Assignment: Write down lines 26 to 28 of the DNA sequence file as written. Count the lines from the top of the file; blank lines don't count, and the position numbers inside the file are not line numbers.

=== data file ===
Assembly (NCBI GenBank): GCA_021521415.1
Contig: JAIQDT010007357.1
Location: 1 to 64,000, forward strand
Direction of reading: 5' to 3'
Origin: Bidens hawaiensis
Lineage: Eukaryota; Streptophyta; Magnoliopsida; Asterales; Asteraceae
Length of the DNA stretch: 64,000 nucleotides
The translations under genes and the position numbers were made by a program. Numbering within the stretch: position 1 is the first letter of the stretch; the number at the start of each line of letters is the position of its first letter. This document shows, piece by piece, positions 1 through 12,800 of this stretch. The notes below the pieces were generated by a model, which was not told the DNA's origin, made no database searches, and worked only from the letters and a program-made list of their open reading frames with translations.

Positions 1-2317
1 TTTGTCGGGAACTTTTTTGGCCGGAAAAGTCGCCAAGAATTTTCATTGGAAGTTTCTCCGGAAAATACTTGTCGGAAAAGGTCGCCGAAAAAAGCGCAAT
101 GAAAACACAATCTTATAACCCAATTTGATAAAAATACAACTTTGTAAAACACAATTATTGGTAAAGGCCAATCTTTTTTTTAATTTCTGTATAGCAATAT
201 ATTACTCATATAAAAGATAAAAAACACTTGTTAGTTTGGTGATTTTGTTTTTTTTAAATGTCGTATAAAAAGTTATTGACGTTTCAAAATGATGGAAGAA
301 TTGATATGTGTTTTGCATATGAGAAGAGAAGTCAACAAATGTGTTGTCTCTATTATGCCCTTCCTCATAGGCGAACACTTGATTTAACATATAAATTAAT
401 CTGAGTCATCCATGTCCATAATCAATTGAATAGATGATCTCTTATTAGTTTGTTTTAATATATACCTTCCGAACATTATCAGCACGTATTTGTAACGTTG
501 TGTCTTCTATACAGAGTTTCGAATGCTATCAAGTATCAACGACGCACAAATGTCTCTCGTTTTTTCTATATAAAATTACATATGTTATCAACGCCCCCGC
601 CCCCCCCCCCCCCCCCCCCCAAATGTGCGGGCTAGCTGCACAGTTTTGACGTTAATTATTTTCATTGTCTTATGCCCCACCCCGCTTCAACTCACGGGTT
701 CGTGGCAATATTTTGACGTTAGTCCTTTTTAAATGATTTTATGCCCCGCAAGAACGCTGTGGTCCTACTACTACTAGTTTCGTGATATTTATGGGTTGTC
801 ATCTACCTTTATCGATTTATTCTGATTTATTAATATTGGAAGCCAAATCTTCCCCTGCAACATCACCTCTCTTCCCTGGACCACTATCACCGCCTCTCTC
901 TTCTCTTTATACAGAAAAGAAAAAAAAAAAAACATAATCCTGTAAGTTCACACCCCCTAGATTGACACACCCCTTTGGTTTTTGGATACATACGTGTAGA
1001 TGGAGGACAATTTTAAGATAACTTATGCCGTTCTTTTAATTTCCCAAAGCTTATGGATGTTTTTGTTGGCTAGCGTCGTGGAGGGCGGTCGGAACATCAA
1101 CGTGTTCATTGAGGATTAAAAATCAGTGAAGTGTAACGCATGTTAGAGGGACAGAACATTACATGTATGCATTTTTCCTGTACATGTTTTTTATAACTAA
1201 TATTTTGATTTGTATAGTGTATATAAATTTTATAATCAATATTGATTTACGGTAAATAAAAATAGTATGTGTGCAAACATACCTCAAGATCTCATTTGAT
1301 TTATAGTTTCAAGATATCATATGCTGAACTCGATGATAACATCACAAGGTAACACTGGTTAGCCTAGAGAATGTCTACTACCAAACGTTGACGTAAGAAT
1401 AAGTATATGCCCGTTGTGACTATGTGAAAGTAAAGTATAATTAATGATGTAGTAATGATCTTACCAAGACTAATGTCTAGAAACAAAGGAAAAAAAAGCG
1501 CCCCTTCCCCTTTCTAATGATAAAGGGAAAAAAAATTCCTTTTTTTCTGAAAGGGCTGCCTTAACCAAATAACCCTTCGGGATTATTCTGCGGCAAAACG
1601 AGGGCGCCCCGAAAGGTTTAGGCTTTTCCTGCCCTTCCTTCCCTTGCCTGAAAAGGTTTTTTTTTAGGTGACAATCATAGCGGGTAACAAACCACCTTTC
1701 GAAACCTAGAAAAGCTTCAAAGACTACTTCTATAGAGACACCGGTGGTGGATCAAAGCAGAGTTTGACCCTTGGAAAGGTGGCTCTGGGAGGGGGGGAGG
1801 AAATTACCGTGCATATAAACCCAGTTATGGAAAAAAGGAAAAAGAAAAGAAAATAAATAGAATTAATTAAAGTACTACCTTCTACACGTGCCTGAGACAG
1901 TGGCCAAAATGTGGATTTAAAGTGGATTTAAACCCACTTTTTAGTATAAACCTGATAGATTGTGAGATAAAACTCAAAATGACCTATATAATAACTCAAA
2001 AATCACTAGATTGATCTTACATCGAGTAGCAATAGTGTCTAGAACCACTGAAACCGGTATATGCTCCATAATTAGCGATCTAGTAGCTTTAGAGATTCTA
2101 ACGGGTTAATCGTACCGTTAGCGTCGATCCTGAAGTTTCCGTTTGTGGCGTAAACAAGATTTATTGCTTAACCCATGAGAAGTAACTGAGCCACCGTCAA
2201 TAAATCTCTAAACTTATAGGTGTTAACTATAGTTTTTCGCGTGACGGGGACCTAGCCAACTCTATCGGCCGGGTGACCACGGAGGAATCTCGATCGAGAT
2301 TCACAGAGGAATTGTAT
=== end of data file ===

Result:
1601 AGGGCGCCCCGAAAGGTTTAGGCTTTTCCTGCCCTTCCTTCCCTTGCCTGAAAAGGTTTTTTTTTAGGTGACAATCATAGCGGGTAACAAACCACCTTTC
1701 GAAACCTAGAAAAGCTTCAAAGACTACTTCTATAGAGACACCGGTGGTGGATCAAAGCAGAGTTTGACCCTTGGAAAGGTGGCTCTGGGAGGGGGGGAGG
1801 AAATTACCGTGCATATAAACCCAGTTATGGAAAAAAGGAAAAAGAAAAGAAAATAAATAGAATTAATTAAAGTACTACCTTCTACACGTGCCTGAGACAG